To his credit, the new civilian President of Pakistan, Asif Zardari (whose own wife was killed by terrorists), recently articulated that India poses no threat to Pakistan and promised that his country would not be the first to engage nuclear weapons in any conflict. The BBC reports that a Pakistani defence official objected to these remarks. The Pakistani government announced it would send the ISI chief to India to assist in the investigation, and then backtracked when the ISI objected. In the West, the intelligence agencies work for the government. In Pakistan, the ISI works for itself (and possibly the Americans or the Taliban, depending on the sub-group). It serves no purpose in the national interest.
India has moved on into the 21st century with a progressive, modern society ahead of it, but some forces within Pakistan are intent on keeping that country as a military-theocracy, defined only by a hatred of India. Hatred and tribalism are always powerful knee-jerk levers for getting populations under control.
The planning and support required for this operation should not be over-estimated – there’s no reason to think it was state-endorsed. Rather than 9/11, it was closer to Columbine High School – with a dozen or so gunmen able to use watches to tell the time and coordinate attacks. The ease and rapidity with which they killed people reflects on the easy-going nature of the society in which they struck, rather than on their own military skills. It wasn’t a fair fight at all, and no-one in an official position in India should feel responsible. (I wouldn’t want to live in a state where armed officers watch everyone’s every move, and check our papers at every street corner.)
It’s almost certain that ‘elements’ within Pakistan had some involvement in the Mumbai atrocities, but it would be wrong to attribute blame to the country as a whole – since there’s no such thing as Pakistan as a coherent entity. I would venture to say that the government – no matter how inept and self-serving – actually wants peace and complete normalisation of relations with India. But the government of Pakistan has no ability to control every element within its borders, especially the ISI. And the ISI has no ability to control elements even within itself.
So, an old pattern is played out. Those behind this terrorist action wanted to sabotage the peace process, which is a threat to their sense of power. They enlist frustrated, embittered, ignorant young men under the prestigious Al-Qaeda franchise, and sell them the tried-and-tested jihad package (“ … the non-believers are at war with Islam … Paradise awaits you … blah blah …”). India – ignoring the fact that Pakistan is not a unified entity – kicks the blame at ‘Pakistan’. Pakistan – ignoring that fact that elements from within its borders almost certainly had some involvement – is indignant at this accusation and kicks back. Everyone leaps immediately to a tribal position. The peace process stalls. Everyone suffers. The terrorist lemmings and their sick calculating orchestrators win. (Actually, the terrorist lemmings don’t really win – as they find out when they don’t wake up in Paradise.)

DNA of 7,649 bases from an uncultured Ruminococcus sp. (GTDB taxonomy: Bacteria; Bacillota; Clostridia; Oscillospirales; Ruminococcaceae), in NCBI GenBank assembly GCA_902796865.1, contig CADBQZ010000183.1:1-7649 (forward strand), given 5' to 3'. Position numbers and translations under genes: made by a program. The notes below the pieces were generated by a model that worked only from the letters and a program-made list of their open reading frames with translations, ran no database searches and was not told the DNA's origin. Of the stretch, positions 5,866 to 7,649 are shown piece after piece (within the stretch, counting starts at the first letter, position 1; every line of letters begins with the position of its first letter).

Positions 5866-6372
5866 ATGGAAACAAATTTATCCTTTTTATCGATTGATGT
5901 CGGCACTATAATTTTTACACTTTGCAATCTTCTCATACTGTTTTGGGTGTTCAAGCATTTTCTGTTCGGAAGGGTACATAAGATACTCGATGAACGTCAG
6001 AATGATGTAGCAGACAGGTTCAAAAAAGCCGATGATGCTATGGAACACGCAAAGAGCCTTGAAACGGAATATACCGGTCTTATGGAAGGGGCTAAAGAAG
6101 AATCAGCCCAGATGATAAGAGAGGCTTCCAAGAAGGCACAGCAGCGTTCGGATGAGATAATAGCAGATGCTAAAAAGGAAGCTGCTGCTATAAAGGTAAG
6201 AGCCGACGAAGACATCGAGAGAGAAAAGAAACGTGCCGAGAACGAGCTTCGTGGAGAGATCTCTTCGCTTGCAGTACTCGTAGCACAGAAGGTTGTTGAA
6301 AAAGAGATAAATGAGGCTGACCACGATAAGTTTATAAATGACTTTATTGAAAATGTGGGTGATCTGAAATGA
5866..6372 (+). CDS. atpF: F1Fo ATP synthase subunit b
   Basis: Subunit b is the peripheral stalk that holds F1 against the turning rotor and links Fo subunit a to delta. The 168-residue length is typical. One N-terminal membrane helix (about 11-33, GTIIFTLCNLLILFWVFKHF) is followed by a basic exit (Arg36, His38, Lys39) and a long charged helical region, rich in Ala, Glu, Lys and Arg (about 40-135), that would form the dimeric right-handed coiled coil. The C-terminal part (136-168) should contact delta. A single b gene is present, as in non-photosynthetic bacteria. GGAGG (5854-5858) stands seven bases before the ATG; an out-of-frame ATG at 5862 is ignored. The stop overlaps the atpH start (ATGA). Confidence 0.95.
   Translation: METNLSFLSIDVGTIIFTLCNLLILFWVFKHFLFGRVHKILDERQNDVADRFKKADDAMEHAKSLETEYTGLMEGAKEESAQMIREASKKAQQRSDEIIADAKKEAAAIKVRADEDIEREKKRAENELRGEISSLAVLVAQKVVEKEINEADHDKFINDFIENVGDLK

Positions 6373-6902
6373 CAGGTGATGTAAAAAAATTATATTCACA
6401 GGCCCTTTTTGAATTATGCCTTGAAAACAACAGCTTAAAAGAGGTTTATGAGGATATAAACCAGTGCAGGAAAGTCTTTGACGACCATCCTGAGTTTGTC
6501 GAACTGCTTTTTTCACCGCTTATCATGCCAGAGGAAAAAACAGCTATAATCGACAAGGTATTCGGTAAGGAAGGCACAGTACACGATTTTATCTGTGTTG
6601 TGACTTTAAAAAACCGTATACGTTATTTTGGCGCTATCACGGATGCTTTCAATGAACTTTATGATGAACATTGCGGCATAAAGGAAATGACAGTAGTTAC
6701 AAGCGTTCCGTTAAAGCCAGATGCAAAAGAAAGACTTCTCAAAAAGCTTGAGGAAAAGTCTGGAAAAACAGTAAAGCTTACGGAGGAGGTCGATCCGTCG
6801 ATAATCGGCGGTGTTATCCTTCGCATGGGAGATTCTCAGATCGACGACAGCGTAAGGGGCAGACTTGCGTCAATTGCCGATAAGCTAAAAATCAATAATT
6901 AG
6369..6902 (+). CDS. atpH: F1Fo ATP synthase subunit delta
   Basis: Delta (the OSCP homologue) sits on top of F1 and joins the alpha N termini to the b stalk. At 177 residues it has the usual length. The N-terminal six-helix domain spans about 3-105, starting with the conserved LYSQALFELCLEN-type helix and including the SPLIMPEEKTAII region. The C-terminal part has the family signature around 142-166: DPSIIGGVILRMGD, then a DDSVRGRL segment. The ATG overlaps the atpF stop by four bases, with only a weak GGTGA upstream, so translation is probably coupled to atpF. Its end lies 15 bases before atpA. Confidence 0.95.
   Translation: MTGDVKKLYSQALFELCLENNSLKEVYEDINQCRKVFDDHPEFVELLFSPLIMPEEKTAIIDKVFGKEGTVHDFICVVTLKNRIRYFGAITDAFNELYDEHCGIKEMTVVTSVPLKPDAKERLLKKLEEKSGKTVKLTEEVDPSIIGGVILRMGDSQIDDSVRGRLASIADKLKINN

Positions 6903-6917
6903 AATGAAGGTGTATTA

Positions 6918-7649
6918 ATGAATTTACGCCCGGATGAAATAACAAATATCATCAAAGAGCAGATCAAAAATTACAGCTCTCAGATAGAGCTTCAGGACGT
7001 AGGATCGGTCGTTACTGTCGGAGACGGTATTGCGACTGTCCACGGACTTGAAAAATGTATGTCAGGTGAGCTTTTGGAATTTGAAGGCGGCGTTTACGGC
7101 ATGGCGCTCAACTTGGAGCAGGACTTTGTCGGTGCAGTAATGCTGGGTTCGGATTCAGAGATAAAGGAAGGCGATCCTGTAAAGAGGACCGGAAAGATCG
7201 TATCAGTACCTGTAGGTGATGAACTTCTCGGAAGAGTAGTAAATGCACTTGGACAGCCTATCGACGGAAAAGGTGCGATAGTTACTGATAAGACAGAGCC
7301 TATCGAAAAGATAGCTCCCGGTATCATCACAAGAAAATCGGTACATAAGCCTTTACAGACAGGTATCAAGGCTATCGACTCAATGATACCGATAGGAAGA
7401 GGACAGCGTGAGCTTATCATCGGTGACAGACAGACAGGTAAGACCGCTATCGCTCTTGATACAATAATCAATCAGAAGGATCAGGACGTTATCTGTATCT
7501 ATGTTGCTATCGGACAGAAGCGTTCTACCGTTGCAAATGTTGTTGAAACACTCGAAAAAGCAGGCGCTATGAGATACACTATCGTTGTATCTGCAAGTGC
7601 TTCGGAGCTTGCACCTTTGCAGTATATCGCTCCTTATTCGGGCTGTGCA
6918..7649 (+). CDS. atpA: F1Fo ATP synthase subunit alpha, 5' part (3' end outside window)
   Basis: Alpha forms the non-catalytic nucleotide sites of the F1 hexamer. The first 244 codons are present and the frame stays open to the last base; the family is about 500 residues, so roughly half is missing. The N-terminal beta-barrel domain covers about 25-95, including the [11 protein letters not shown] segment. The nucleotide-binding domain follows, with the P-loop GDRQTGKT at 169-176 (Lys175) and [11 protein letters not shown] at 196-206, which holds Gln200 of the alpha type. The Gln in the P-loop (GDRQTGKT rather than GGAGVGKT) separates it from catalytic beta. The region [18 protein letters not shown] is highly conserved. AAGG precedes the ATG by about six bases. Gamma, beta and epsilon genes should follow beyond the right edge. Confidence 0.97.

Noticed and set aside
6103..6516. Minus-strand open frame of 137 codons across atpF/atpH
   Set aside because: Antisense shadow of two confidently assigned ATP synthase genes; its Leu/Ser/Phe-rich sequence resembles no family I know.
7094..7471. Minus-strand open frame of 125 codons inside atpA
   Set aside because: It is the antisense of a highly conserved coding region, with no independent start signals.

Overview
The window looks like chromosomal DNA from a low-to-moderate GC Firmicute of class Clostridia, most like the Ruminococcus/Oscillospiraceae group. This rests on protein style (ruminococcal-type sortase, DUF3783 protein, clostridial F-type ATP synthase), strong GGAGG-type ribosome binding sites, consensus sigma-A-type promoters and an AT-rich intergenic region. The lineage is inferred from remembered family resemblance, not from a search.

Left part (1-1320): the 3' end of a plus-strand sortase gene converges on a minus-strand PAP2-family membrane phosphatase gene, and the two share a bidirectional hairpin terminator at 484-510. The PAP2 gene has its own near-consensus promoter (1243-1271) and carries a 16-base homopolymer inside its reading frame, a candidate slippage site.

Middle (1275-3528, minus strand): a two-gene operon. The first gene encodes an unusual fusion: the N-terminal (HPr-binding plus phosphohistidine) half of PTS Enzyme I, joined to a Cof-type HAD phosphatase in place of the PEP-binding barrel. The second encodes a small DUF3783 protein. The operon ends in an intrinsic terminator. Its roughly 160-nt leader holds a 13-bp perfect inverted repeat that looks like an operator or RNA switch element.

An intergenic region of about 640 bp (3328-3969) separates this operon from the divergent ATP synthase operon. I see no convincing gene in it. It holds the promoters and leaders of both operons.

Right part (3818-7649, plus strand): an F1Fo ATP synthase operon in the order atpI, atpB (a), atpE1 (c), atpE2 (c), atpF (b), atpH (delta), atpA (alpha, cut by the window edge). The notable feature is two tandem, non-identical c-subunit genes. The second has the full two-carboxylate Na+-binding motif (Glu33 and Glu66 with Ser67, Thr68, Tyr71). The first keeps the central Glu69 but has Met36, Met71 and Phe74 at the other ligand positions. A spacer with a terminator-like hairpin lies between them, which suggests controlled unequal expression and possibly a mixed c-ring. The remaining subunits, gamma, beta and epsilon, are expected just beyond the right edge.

So what we all must do is not let the twisted scum win by abandoning the peace process. We all know that a peace process always brings saboteurs – that is a given. So we accept this reality and we continue on with peace and normalisation, no matter what these individuals do. Both sides must cooperate fully in tracking down the perpetrators, but we must keep our Egos out of the equation. (Unfortunately, these interchanges between India and Pakistan are always Ego-driven.)
Look at France and Germany. Were they not bitter and full of mutual hatred in 1945? How long did it take for them to normalise relations? How long before the tourists started coming? (“Don’t mention the war!”) How long before they became such good friends that they were eliminating all borders and barriers between them?
In my lifetime I expect to see the South Asian Union: no barbed wire borders; free trade; common currency; a uniform commitment to human rights and justice; no need for big armies, nuclear weapons or spying; no need to imprison poor fishermen whose boats drift into the wrong waters. France and Germany achieved this decades ago. Why is it taking India and Pakistan so long?
Ownership of Kashmir becomes irrelevant, if all are living under a South Asian Union.
Muslims need have nothing to fear from this. There are more Muslims in India than there are in Pakistan, and they are better off living in a secular democracy than in a medieval military theocracy, defined only by its fear of its neighbour.
A final word on the young terrorist who has been captured. He should be rigorously interrogated to extract as much information as possible, but there should be no violation of his human rights. He should only be tortured between 9 am and 5 pm on weekdays, with an hour for lunch (flexible). He should have the weekends off – left in solitary confinement to mull over his actions and motives. It will bring a whole new dimension to that Sunday afternoon feeling.